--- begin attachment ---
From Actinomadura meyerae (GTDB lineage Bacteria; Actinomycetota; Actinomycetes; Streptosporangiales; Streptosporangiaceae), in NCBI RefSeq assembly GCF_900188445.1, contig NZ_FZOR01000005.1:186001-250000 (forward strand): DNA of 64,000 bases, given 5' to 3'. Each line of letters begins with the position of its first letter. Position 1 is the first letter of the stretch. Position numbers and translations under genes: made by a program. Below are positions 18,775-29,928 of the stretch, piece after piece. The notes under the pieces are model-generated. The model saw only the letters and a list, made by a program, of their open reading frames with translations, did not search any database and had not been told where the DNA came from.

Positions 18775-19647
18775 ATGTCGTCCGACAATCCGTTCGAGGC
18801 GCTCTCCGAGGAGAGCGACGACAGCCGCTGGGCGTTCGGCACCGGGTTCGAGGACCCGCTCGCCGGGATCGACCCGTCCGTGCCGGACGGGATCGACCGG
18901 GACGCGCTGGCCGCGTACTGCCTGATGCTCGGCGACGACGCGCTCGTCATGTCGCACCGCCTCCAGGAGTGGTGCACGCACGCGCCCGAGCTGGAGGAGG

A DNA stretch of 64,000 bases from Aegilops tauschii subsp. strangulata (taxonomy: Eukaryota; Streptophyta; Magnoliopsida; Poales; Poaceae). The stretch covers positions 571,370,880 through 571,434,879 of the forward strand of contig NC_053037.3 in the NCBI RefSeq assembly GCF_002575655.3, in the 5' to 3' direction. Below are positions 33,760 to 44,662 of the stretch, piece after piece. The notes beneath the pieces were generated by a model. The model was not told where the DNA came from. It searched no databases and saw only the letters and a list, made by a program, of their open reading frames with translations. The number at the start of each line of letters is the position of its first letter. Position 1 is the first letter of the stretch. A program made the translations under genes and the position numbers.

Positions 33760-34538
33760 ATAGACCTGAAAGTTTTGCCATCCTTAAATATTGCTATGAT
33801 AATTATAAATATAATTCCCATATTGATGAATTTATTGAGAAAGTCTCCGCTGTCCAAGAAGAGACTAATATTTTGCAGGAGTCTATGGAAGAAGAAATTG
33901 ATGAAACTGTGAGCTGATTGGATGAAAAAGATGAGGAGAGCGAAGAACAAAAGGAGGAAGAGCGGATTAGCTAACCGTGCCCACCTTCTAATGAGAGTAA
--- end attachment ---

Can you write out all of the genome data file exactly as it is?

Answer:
From Actinomadura meyerae (GTDB lineage Bacteria; Actinomycetota; Actinomycetes; Streptosporangiales; Streptosporangiaceae), in NCBI RefSeq assembly GCF_900188445.1, contig NZ_FZOR01000005.1:186001-250000 (forward strand): DNA of 64,000 bases, given 5' to 3'. Each line of letters begins with the position of its first letter. Position 1 is the first letter of the stretch. Position numbers and translations under genes: made by a program. Below are positions 18,775-29,928 of the stretch, piece after piece. The notes under the pieces are model-generated. The model saw only the letters and a list, made by a program, of their open reading frames with translations, did not search any database and had not been told where the DNA came from.

Positions 18775-19647
18775 ATGTCGTCCGACAATCCGTTCGAGGC
18801 GCTCTCCGAGGAGAGCGACGACAGCCGCTGGGCGTTCGGCACCGGGTTCGAGGACCCGCTCGCCGGGATCGACCCGTCCGTGCCGGACGGGATCGACCGG
18901 GACGCGCTGGCCGCGTACTGCCTGATGCTCGGCGACGACGCGCTCGTCATGTCGCACCGCCTCCAGGAGTGGTGCACGCACGCGCCCGAGCTGGAGGAGG

A DNA stretch of 64,000 bases from Aegilops tauschii subsp. strangulata (taxonomy: Eukaryota; Streptophyta; Magnoliopsida; Poales; Poaceae). The stretch covers positions 571,370,880 through 571,434,879 of the forward strand of contig NC_053037.3 in the NCBI RefSeq assembly GCF_002575655.3, in the 5' to 3' direction. Below are positions 33,760 to 44,662 of the stretch, piece after piece. The notes beneath the pieces were generated by a model. The model was not told where the DNA came from. It searched no databases and saw only the letters and a list, made by a program, of their open reading frames with translations. The number at the start of each line of letters is the position of its first letter. Position 1 is the first letter of the stretch. A program made the translations under genes and the position numbers.

Positions 33760-34538
33760 ATAGACCTGAAAGTTTTGCCATCCTTAAATATTGCTATGAT
33801 AATTATAAATATAATTCCCATATTGATGAATTTATTGAGAAAGTCTCCGCTGTCCAAGAAGAGACTAATATTTTGCAGGAGTCTATGGAAGAAGAAATTG
33901 ATGAAACTGTGAGCTGATTGGATGAAAAAGATGAGGAGAGCGAAGAACAAAAGGAGGAAGAGCGGATTAGCTAACCGTGCCCACCTTCTAATGAGAGTAA